THE RICH REWARDS OF PROBATE RECORDS – JOSHUA HYDE- STURBRIDGE, MASSACHUSETTS – PART 1

Sturbridge, Massachusetts, image courtesy of Old Sturbridge Village Museum

Sturbridge, Massachusetts, image courtesy of Old Sturbridge Village Museumhttps://www.osv.org/artifacts/historic-buildings

How many of us would eagerly jump into a time machine and transport ourselves back  to visit an ancestor? I would have to make several trips to accomplish everything. Since this isn’t possible I use historical research to time travel. Personal correspondence and diaries provide glimpses of the day-to-day lives of our ancestors if we are fortunate enough to find them.   Another resource, which is often overlooked, are estate inventories. They tell us much more than how many pigs and cows great-grandpa owned. Viewing an estate inventory is a bit like peeking into your ancestor’s bathroom closet according to Ivor Noël Hume, a noted Williamsburg, Virginia, archeologist.[1] The items tell us what a person owned, how he lived, and what conveniences and luxuries he enjoyed. It is an indicator of what he valued. Consider an inventory of your personal possessions; what could be determined about your interests, likes, and dislikes, based on this list? You can do the same with your ancestors, get to know them better through their estate records.

In 2009, my husband and I  visited Sturbridge, Worcester County, Massachusetts to research my 4x great-grandfather, Joshua Hyde, and his family. After arriving in the small agricultural town, population about 9,200, we headed promptly to the Joshua Hyde Library, named after my ancestor.

Joshua Hyde Library- Sturbridge, Massachusetts

Joshua Hyde Library- Sturbridge, Massachusetts

 

It included two important research objects. First I copied the Joshua Hyde Bible because it listed family members and birth dates.[2]

Joshua Hyde Bible- Sturbridge, MA. Image courtesy of Joshua Hyde LIbrary.

Joshua Hyde Bible- Sturbridge, MA. Image courtesy of Joshua Hyde LIbrary.

Second I searched local history books for information about Joshua Hyde.  A Historical Sketch of Sturbridge and Southbridge included an article that provided a brief description. The door opened just enough that I could see him but I wanted to reach out and touch him.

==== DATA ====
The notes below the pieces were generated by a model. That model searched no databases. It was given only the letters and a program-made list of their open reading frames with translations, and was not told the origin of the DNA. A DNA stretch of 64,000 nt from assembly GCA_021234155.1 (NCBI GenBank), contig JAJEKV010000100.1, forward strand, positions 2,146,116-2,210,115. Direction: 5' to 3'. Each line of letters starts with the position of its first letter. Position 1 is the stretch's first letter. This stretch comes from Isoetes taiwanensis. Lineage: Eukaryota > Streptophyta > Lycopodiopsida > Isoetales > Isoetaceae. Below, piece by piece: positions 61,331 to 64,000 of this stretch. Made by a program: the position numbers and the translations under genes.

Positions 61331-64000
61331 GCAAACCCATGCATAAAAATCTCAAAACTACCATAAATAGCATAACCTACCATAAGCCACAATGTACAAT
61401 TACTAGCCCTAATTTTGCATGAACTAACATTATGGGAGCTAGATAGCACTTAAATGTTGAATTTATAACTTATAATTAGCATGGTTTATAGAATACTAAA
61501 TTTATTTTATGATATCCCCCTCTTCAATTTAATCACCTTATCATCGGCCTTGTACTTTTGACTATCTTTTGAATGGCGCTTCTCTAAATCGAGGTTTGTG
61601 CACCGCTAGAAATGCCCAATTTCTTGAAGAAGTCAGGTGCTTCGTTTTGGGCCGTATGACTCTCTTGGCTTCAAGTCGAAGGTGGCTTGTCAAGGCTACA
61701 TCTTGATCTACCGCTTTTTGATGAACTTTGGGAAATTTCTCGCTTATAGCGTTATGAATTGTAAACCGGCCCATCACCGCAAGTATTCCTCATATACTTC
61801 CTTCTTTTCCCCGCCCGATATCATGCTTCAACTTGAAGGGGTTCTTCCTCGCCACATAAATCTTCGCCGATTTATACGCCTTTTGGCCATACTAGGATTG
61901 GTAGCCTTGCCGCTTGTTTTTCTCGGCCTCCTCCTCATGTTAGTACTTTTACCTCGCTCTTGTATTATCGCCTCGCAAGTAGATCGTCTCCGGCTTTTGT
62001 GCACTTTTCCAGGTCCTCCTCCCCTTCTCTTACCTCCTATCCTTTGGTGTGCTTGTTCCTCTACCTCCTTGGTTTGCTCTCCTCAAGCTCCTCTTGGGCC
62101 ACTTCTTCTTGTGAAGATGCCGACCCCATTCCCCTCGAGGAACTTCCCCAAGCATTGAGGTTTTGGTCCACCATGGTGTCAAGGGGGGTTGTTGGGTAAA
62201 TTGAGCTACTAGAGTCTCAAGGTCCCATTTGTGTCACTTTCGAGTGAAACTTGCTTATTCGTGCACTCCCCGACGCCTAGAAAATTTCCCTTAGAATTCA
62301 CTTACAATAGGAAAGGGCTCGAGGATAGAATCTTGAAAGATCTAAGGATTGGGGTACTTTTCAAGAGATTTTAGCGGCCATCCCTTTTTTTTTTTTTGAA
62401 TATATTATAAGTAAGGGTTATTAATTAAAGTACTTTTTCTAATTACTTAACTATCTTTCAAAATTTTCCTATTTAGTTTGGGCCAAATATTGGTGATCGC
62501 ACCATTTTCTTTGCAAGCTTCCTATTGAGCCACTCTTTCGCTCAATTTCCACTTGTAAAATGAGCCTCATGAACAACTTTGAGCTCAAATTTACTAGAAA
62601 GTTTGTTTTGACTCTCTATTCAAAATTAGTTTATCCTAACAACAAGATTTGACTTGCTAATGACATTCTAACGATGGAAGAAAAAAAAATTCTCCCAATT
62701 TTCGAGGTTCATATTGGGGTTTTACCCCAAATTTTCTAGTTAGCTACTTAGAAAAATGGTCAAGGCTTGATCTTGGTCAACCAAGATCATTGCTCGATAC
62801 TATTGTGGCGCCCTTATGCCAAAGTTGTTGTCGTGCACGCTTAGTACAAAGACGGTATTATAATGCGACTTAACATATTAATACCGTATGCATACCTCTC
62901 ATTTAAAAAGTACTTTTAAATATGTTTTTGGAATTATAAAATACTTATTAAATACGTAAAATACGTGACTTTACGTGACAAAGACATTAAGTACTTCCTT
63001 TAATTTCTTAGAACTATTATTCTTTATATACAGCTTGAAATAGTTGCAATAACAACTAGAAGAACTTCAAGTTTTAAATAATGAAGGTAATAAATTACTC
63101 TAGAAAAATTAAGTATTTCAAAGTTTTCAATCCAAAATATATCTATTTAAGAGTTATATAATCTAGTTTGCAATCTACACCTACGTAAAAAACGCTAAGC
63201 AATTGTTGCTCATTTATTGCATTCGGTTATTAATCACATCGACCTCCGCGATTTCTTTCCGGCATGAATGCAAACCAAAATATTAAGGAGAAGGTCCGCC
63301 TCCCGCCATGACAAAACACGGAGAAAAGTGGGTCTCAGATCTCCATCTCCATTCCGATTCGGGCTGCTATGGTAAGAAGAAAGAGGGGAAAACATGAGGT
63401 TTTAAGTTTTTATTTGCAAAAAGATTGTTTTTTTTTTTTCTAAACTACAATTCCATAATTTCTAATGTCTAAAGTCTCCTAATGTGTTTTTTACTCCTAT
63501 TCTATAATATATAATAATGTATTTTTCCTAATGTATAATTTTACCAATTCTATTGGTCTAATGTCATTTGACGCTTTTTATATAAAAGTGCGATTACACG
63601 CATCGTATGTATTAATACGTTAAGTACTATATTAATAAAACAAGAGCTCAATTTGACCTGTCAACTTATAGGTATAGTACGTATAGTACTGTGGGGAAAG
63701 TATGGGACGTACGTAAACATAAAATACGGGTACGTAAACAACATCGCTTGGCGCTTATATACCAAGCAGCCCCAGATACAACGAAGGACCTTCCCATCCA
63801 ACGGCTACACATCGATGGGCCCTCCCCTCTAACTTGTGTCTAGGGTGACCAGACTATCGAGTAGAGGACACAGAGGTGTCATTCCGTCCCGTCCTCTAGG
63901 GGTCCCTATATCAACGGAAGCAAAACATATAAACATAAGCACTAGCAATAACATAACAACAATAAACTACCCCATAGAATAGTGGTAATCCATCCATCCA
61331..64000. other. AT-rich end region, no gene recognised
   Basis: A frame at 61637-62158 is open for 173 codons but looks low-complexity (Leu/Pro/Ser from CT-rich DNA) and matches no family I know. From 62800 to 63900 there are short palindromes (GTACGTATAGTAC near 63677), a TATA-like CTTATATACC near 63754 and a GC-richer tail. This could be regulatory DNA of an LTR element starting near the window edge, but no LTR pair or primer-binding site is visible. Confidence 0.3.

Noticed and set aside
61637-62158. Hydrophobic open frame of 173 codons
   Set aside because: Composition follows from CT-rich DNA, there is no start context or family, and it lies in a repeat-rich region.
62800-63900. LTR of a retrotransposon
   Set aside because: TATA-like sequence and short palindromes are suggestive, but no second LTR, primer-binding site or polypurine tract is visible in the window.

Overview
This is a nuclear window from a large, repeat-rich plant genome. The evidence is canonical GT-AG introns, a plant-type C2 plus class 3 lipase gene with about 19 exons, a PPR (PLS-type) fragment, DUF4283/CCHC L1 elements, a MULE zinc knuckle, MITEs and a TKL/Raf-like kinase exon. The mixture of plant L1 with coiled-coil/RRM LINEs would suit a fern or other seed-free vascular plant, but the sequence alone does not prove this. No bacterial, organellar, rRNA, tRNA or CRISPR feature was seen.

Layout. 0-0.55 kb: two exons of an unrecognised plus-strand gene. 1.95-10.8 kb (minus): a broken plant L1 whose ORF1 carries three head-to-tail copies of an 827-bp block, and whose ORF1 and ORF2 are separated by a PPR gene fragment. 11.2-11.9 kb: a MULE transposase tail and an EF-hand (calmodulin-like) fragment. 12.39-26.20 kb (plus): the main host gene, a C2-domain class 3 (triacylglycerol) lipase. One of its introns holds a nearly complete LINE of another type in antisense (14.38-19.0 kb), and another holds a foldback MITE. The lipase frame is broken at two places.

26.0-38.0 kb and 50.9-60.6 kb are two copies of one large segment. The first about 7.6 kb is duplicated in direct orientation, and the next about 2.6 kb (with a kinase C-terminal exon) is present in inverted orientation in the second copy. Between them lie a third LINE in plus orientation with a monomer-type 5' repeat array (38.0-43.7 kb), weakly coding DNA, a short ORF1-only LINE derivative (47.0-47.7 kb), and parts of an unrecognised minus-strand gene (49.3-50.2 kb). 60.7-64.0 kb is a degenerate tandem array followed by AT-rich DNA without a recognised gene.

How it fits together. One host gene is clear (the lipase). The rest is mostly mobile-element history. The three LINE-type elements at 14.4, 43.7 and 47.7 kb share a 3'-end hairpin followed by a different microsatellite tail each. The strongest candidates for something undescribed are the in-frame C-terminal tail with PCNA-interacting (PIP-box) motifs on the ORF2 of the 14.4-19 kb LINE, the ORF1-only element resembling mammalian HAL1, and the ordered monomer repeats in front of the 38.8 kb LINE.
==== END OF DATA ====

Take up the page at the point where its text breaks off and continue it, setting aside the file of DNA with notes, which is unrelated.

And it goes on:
“…He was in the service during the most critical period of the Revolutionary contest….The hardships, incident to this period of Mr.Hyde’s life, without doubt, gave him more vigor of character, and firmness of physical constitution, and better prepared him for the active services of a long life. Not favored with the advantages of even a common education, he cheerfully bestowed them upon his children, and as cheerfully aided in the education of the rising generation, and also in the support of religious worship. His attendance at church on the Sabbath, was uniform. He expressed to the writer his firm belief in the necessity of religion. He was plain in his manners, economical in his habits, and judicious in his calculations. He read very little; but a good share of common sense, and keen observation, enabled him to judge, with a good degree of accuracy, of public men and measures. He left for his widow and children, a very handsome estate, which was the fruit of his own industry and perseverance.”[3]

 Joshua, the man, the soldier, the husband, and father waited to be revealed. When I combined the character description, pension, tax, land, and probate records with social history, I gradually became acquainted with my 4x great-grandfather, a solid Yankee farmer and patriot.

STURBRIDGE, WORCESTER COUNTY, MASSACHUSETTS

Situated about fifty-eight miles southwest of Boston and bordering the northern edge of Connecticut, Sturbridge lies in a valley between two hills.[4]The Quinebaug River meanders through the town dotted with meadows and five ponds formed by lead mining.[5]

Sturbridge, Massachusetts

Sturbridge, Massachusetts, image courtesy of Boston Public Library.

First settled in 1729 by forty-two citizens from nearby Medfield, the town was officially incorporated in 1738 and was named after Stourbridge, England. The fertile soil drew farmers who lacked land and the river offered possibilities for grist and saw mills.[6] Although primarily an agricultural community, by 1837 the population of  Sturbridge grew to  2004 and developed successful small manufacturing companies. There were three Cotton Mills, three Cotton Batting Mills, one Pistol Manufacturer, three Grist-Mills, and nine Saw-Mills.[7] Joshua used the mills to expand his wealth and property.

Grist Mill at Old Sturbridge Village reproduced on the original site.

Grist Mill at Old Sturbridge Village reproduced on the original site.

 HYDE FAMILY ORIGINS – BENJAMIN HYDE AND DORCAS DYER

Joshua Hyde descended from early Dyer and Hyde families to Massachusetts. His father, Benjamin Hyde (b. Apr 11, 1723), married Dorcas Dyer (b. June 17, 1726) on November 21, 1745. Benjamin moved from nearby settled Medfield to the new community of Sturbridge to buy land. His 200 acres was part of the local patchwork of family farms. A “great farmer” cultivated from two hundred to one thousand acres. A “common farmer”, cultivated from fifty to one hundred acres.[8]  Benjamin’s small farm put him just beyond a “common farmer.”

Benjamin and Dorcas had eleven children between 1746 and 1771. Joshua Hyde, the ninth child, was born December 12, 1762.[9]